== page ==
The M4 is the newest addition to BMW's line of notorious M performance coupes.
Power comes from a 316 Kw twin-turbocharged in-line six-cylinder engine, mated to either six-speed manual or a paddle-shifted seven-speed automatic transmission and rear-wheel drive and drivers can expect explosive performance from the M4's new engine, as well as the M Division's renowned handling capabilities
In a mission to shave weight, many of the M4's components are now made of carbon fibre (and this includes the driveshaft).
Based on the current, F30-generation 3- and F32 4-series, the new M4 is longer and wider than its M3 predecessor and much lighter.
Extremist enthusiasts applaud BMW's fanatical approach to weight saving, and on this generation, BMW fashions the front and rear suspension links, as well as the hood and fenders, from aluminium. Carbon fibre is used for the roof, drive-shaft (as already mentioned above) as well as the boot-lid.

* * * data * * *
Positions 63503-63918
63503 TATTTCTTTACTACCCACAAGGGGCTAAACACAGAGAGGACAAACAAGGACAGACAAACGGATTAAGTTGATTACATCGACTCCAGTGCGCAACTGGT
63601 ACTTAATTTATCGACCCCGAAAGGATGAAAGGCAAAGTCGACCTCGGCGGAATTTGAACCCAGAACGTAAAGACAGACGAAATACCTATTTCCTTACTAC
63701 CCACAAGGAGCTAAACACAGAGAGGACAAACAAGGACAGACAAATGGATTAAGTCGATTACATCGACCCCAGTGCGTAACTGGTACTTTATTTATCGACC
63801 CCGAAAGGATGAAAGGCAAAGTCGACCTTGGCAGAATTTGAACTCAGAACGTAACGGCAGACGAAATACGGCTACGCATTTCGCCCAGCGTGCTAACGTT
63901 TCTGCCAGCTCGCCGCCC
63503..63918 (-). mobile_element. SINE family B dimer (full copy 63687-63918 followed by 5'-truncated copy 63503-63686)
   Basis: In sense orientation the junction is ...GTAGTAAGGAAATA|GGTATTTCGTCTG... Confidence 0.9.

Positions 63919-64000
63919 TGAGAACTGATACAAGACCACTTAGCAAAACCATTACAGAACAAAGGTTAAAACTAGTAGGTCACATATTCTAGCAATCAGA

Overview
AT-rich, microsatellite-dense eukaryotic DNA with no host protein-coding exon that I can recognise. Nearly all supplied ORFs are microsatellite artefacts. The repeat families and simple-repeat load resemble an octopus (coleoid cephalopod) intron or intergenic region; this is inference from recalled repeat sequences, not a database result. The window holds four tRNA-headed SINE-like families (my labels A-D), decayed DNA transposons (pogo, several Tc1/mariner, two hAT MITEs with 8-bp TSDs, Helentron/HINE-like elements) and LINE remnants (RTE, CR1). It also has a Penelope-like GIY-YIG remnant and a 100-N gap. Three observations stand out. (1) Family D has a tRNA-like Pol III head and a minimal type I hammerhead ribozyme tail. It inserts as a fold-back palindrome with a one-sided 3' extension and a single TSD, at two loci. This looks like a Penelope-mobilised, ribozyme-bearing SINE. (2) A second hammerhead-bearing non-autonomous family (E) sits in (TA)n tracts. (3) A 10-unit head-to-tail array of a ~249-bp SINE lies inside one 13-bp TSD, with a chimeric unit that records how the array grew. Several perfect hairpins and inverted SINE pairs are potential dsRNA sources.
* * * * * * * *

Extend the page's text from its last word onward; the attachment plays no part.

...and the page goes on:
One of the worst things a car maker can do is succeed. When buyers love your car, they don't want it to ever change. Any changes can mean a backlash from your ardent supporters/owners.
BMW M fans got a double shot of hard-to-swallow change when the brand announced the next generation - the M3.
The coupe, the original and most iconic M3 body style, was upgraded to the M4 (but still maintaining the M3)
By all measurements, the M4 is a legitimate successor to the M3 in its driving dynamics, performance, engineering and efficiency.
For those obsessed with numbers, BMW says this M4 coupe will lap the famed Nurburgring Nordschleife a full 15 seconds quicker than its predecessor (and five seconds quicker than the current M5).
More importantly is that BMW has not altered the M3's long-celebrated recipe with the arrival of the M4 – the new model debuts as a brilliantly uncompromising two-door sport coupe that is equally capable on the road as it is on a race-track.